Stars

“These are all familiar chemical elements. We recognize their names. Such stellar nuclear reactions do not readily generate erbium, hafnium, dysprosium, praseodymium or yttrium, but rather the elements we know in everyday life, elements returned to the interstellar gas, where they are swept up in a subsequent generation of cloud collapse and star and planet formation. All the elements of the Earth except hydrogen and some helium have been cooked by a kind of stellar alchemy billions of years ago in stars, some of which are today inconspicuous white dwarfs on the other side of the Milky Way Galaxy. The nitrogen in our DNA, the calcium in our teeth, the iron in our blood, the carbon in our apple pies were made in the interiors of collapsing stars. We are made of star-stuff.”
— Carl Sagan, “Cosmos”

We used to be stars, once.
We used to twinkle, and they used to point their fingers into the darkening sky, fix their gazes upon us, and wish.
We were the dreams of dreamers,
the souls of the soulful,
the symbols of love for the faraway lovers.

But we fell from that sky in a shower of light,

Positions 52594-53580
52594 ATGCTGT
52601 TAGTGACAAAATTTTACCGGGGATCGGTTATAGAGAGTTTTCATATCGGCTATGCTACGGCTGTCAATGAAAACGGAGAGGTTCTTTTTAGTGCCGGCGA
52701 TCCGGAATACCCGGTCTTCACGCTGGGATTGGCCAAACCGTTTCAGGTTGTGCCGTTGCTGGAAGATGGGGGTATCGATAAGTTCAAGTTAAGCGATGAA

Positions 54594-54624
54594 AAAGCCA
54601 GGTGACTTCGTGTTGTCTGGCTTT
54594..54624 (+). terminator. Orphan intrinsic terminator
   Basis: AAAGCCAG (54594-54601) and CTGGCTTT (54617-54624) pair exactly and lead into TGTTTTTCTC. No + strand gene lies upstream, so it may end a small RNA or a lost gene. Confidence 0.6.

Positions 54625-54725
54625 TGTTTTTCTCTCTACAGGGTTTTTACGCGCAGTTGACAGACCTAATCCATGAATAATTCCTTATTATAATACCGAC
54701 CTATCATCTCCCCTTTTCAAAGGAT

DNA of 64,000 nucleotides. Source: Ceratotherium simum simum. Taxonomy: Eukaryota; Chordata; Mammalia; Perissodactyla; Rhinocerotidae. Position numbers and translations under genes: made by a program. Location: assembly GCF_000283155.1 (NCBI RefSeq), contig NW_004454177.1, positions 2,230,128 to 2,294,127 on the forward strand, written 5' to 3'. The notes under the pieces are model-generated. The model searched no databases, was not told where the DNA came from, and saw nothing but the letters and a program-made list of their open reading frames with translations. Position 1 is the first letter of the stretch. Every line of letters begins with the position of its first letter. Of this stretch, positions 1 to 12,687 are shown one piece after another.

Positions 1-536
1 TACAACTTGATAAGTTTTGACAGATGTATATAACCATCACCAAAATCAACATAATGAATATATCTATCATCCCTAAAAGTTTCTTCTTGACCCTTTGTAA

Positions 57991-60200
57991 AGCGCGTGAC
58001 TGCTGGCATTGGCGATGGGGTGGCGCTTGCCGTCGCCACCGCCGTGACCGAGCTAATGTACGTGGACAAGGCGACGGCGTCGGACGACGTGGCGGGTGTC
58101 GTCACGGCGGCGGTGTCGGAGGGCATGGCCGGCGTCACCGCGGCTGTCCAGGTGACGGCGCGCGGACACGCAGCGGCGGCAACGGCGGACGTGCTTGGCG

and they don’t point at us with gleeful smiles anymore.
They point at us with fear, and envy, and hate.
And the dreamers dream alone,
and the soulful pontificate,
and the faraway lovers whisper over phone lines their endearments.

It used to be easier to keep our lights burning bright.
Stars don’t have ribcages to burst,
or hearts to flutter,
or tongues to freeze,
or throats to stopper.
And stars know what it is to burn with the heat of a sun,
but they don’t know what it is to feel that same sun within your chest
after nothing more than a glance.

But stars have never walked a New York City night,
or shared a secret smile.
And though they’ve never felt a wave of feeling
bright behind their temples, threatening,
they’ve never felt bubbly from the bottom up, nearly overflowing.

As is human nature, we fell.
Falling, always and forever,
for him or her or you or me,
from that dark and empty sky.
And when you smile, your eyes shimmer.
Star-stuff.

Nina Wade, Age 17, Grade 12, Stuyvesant High School, Silver Key

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